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BENHAM, Judge.
Mutiny in a penal institution. Tattnall Superior Court. Before Judge Harvey.
1. Prior to trial appellant submitted and argued a motion for change of venue. The motion was based on pre-trial publicity and on the fact that an investigation of the prison in which appellant was incarcerated was then in progress. Although defense counsel referred to newspaper articles and the investigation in his argument, no evidence was tendered in support of the motion. The trial judge reserved his ruling until after voir dire and then denied the motion. That denial is enumerated as error.
All the prospective jurors were questioned with regard to their ability to be impartial. Two who said they could not be impartial were excused. All the other prospective jurors were of the belief that they could be impartial and could decide the case solely on the basis of the evidence presented at trial. A full jury was impaneled before appellant had used all his peremptory strikes.
"[A] trial judge may order a change of venue where an impartial jury cannot be obtained. The test on appeal is whether the trial judge abused his discretion in denying the change of venue. [Cit.]" Mooney v. State, 243 Ga. 373, 386 (254 SE2d 337) (1979). "We find that the trial court did not abuse its discretion in denying the motion to change venue after voir dire, because [appellant] had made no showing that the jury selection process showed actual prejudice to a degree that rendered trial fundamentally unfair. [Cits.]" Id. p. 388.
2. Appellant's second enumeration of error concerns the denial of his motion to disqualify the district attorney and his office. In light of the fact that the motion was based totally on unsupported allegations which were denied by the district attorney, we see no abuse of discretion in the trial court's denial of the motion.
3. At trial, appellant moved for a continuance on the ground that defense counsel needed more time to prepare for voir dire and for the motion for change of venue. The denial of the motion is enumerated as error.
" 'There is no fixed rule as to the number of days that should, of right, be allowed counsel in a criminal case to prepare the case for trial, but the trial judge, in the exercise of his discretion to grant or refuse a continuance, has to consider the facts and circumstances of each case to determine what the ends of justice require. A statement by counsel for the defendant that he has not had sufficient time to investigate and prepare the defense is a mere conclusion. Questions of this nature must of necessity be entrusted to the discretion of the trial judge. [Cits.]' [Cit.] The record shows that counsel was appointed some [three weeks] prior to the trial. The case . . . was not intricate or complicated. We find no abuse of the trial court's discretion." Hill v. State, 161 Ga. App. 346 (1) (287 SE2d 779) (1982).
4. Appellant moved for a directed verdict of acquittal at the close of the state's evidence. His argument in appealing from the denial of that motion is that the state failed to prove the requisite intent.
"A person in the lawful custody of any penal institution who assails, opposes, or resists an officer of the law or of such penal institution or a member of the guard with intent to cause serious bodily injury commits the offense of mutiny . . ." OCGA 16-10-54. Appellant argues that there was no evidence that he had any intent to cause serious bodily injury.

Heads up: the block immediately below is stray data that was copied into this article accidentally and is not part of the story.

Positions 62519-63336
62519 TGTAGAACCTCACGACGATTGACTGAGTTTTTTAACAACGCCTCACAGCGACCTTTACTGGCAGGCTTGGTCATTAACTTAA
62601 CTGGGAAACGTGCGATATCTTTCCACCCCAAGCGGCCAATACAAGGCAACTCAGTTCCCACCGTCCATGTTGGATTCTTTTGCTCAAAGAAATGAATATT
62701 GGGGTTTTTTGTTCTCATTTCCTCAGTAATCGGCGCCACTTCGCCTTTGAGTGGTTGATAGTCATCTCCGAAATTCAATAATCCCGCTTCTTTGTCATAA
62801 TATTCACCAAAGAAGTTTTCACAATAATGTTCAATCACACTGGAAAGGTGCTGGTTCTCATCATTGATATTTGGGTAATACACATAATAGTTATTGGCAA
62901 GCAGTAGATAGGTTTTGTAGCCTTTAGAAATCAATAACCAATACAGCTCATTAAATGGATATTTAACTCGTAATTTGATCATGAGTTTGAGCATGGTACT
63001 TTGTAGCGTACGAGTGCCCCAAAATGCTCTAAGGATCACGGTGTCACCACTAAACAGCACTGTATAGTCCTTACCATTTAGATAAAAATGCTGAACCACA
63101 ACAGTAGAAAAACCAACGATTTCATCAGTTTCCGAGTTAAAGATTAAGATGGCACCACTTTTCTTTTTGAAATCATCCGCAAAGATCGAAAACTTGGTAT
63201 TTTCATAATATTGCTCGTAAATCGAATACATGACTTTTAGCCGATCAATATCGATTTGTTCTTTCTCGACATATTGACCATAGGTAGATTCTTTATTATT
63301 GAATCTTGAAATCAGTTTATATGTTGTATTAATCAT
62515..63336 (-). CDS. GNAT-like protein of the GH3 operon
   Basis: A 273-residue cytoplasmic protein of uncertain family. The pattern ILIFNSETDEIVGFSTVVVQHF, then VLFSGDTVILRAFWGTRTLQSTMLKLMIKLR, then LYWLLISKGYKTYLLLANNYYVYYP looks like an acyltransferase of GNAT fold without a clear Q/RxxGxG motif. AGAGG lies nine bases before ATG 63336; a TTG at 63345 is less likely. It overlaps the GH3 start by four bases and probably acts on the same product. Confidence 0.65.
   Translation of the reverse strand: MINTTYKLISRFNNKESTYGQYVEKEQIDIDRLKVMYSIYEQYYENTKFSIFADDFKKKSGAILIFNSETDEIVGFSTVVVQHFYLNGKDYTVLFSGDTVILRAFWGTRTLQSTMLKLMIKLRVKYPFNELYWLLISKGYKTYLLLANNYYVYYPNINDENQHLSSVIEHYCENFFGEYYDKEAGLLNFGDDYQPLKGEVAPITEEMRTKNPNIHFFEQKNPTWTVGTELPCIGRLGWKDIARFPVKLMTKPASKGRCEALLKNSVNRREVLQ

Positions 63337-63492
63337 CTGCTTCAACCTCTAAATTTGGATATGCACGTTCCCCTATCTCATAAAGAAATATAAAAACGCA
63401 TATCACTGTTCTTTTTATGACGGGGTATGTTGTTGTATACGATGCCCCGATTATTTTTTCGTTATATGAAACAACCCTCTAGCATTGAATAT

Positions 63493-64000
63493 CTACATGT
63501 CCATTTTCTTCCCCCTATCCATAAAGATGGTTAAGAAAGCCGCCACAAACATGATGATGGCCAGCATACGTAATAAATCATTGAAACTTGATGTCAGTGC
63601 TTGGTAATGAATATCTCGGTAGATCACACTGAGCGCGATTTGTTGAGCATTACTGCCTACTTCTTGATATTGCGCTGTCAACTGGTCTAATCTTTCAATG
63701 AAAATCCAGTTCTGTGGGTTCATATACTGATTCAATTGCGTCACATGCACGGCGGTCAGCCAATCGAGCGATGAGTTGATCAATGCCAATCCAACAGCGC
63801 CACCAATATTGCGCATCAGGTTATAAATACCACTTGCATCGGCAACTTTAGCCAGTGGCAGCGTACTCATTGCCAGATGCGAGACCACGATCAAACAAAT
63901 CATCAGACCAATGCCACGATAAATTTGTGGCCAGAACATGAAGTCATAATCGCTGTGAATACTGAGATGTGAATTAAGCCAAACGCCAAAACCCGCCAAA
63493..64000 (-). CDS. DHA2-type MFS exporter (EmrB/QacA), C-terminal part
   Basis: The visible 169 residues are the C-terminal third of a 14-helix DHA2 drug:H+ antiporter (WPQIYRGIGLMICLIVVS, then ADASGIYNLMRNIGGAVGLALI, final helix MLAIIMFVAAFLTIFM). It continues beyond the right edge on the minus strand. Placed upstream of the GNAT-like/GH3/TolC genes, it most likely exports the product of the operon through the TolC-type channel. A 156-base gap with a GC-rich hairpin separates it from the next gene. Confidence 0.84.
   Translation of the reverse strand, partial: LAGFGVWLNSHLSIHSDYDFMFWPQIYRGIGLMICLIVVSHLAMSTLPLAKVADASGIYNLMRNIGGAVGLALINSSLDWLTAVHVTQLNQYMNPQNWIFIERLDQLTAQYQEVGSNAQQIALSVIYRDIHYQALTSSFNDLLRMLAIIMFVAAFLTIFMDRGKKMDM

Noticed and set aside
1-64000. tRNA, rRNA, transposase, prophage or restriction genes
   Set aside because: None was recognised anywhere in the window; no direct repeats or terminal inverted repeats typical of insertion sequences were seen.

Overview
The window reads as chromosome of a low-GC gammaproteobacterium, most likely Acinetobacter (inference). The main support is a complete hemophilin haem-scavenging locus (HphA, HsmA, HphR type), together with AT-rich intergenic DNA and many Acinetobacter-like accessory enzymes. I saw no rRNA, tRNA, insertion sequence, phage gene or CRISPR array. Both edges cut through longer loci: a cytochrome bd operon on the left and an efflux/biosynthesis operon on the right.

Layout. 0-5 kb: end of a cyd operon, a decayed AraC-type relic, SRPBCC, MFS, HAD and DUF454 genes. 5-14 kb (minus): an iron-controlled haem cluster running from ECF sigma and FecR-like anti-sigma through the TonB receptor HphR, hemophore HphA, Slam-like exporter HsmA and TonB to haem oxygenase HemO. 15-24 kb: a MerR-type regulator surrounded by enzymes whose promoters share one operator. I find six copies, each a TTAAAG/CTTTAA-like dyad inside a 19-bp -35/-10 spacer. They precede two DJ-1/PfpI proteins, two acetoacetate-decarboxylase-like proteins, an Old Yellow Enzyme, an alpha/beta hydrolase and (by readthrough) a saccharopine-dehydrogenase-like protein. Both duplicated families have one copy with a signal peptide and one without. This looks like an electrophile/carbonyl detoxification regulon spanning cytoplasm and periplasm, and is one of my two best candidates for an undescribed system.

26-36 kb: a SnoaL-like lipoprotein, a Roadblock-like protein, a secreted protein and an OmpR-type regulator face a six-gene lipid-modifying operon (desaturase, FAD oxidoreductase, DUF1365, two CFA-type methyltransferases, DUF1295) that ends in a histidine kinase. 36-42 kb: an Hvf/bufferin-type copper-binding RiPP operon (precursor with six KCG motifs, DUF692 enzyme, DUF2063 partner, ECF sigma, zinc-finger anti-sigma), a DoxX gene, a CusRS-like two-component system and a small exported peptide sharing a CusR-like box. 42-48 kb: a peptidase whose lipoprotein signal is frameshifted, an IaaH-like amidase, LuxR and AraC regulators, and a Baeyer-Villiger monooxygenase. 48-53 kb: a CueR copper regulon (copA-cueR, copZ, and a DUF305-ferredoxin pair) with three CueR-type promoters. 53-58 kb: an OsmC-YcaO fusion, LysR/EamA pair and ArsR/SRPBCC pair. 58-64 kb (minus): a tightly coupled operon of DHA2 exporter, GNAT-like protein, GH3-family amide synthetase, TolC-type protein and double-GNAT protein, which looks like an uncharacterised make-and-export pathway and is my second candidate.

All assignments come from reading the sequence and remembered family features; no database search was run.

"Sometimes the intention can be proved, sometimes it can only be inferred or presumed; and the general rule laid down by our Code is, that the intention will be manifested by the circumstances connected with the perpetration of the offense. [Cits.] . . . [T]he intent with which an act is done is peculiarly a question of fact for determination by the jury . . ." Mallette v. State, 119 Ga. App. 24, 27 (165 SE2d 870) (1969). The evidence in the present case showed that appellant refused to obey an order to go from one place to another and that when the guard who had given the order attempted to grasp appellant's arm, appellant struck him in the face with a fist. We are of the opinion that the evidence was sufficient for the jury to determine beyond a reasonable doubt that appellant acted with the intent to cause serious bodily injury to the guard he struck. It was, therefore, not error to deny appellant's motion for a directed verdict of acquittal.
5. During closing argument, the prosecuting attorney made reference to the difficulties attendant to employment in the prison in which appellant was confined. When defense counsel objected to the argument, the prosecuting attorney withdrew the argument and the trial court instructed the jury to disregard the line of argument. After the jury was charged, defense counsel sought a mistrial due to the state's "inflammatory argument." Under those circumstances, we find no abuse of discretion in denying appellant's motion for mistrial. Adams v. State, 242 Ga. 239 (2) (248 SE2d 638) (1978).
6. Appellant's final enumeration is directed at the trial court's refusal to grant a mistrial when it became apparent after the verdict was rendered that the alternate juror had remained with the jury during its deliberations. The record shows that the state procured from all the jurors affidavits in which they averred that their decisions were not influenced at all by the alternate juror's presence. That showing met the state's burden of showing harmlessness. Johnson v. State, 235 Ga. 486 (6) (220 SE2d 448) (1975). We find no error in the denial of the motion for mistrial.
Dupont K. Cheney, District Attorney, Harrison W. Kohler, Assistant District Attorney, for appellee.
Jeffery L. Arnold, for appellant.
Thursday May 21 19:12 EDT

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